Google's new "Legalize Love" campaign isn't about trying to legalize gay marriage, as has been erroneously reported across the Web over the weekend. Rather, Google's intent is to decriminalize homosexuality in countries where a particular sexual preference might be against the law, as well as to "eliminate homophobia around the world." Safer working conditions for Google employees is also a goal.
"We want our employees who are gay or lesbian or transgender to have the same experience outside the office as they do in the office," Google's Mark Palmer-Edgecumbe stated at the Global LGBT Workplace Summit in London today, according to Dot429.com. "It is obviously a very ambitious piece of work."
That same site appears to also be the source of confusion, stating incorrectly that Google's intention is to "legalize marriage for lesbian, gay, and bisexual people around the world." Google dismissed that notion, telling The Washington Post that it's goal is to "promote safer conditions for gay and lesbian people inside and outside the office in countries with anti-gay laws on the books," a sentiment that's echoed on Google's Legalize Love website.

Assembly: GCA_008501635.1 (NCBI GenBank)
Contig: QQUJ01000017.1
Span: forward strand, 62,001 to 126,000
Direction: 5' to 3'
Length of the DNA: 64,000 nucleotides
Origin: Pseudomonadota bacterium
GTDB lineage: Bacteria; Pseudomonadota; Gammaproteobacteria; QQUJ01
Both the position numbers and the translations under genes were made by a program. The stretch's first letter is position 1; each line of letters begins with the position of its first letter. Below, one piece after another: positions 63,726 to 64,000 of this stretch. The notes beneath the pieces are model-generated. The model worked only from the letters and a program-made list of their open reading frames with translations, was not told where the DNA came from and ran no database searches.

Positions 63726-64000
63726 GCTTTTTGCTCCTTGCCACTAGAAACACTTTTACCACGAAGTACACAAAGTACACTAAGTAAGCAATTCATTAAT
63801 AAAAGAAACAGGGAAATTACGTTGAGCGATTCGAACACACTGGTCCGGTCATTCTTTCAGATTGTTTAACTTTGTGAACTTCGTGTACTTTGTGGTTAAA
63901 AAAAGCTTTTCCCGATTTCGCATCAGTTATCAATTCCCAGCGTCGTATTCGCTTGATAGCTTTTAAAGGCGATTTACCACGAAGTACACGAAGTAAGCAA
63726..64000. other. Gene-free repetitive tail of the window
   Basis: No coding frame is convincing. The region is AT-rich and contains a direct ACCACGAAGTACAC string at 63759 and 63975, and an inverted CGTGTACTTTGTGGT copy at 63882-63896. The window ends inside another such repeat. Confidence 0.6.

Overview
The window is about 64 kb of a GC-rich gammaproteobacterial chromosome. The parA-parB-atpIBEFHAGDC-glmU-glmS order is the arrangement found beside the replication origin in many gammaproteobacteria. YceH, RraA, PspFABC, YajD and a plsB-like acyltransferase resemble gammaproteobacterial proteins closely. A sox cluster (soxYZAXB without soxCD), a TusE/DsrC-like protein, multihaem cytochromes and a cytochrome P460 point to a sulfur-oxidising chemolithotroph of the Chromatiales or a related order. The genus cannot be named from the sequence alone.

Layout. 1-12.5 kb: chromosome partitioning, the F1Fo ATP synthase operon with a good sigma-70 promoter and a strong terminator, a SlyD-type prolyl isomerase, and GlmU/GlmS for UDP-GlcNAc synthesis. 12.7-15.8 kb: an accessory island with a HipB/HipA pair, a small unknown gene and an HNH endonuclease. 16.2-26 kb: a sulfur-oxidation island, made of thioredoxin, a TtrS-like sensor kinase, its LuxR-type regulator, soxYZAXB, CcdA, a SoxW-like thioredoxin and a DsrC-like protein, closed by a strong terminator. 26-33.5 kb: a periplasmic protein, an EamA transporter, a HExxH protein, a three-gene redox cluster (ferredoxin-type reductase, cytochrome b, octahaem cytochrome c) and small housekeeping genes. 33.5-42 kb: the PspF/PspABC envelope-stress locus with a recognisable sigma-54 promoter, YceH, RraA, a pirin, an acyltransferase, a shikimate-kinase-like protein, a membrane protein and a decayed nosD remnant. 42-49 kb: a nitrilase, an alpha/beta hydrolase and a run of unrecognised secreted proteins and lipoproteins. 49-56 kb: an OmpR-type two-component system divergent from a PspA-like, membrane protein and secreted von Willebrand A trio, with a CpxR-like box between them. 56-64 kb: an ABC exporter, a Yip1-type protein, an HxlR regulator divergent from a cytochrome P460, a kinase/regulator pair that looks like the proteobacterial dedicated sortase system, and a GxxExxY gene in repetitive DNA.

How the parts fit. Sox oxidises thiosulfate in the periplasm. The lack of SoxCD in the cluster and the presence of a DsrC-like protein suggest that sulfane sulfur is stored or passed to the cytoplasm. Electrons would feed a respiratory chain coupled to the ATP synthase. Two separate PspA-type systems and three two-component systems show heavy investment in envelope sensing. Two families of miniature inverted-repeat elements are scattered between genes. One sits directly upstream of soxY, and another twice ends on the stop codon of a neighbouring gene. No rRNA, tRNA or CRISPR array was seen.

Google has been supporting gay rights for some time now, dating back to at least 2008 when company co-founder Sergey Brin posted a statement in opposition to California's Prop 9 ban on same-sex marriage.
"Google has a long history of support for Pride Celebrations around the world. In 2011, over one thousand Googlers participated in Pride celebrations in a dozen cities to support equality," the sultan of search points out. "To date in 2012, 1,500+ Googlers have marched in Pride Celebrations, including Boston, Chicago, New York, San Francisco, Sao Paulo, Tel Aviv and Warsaw."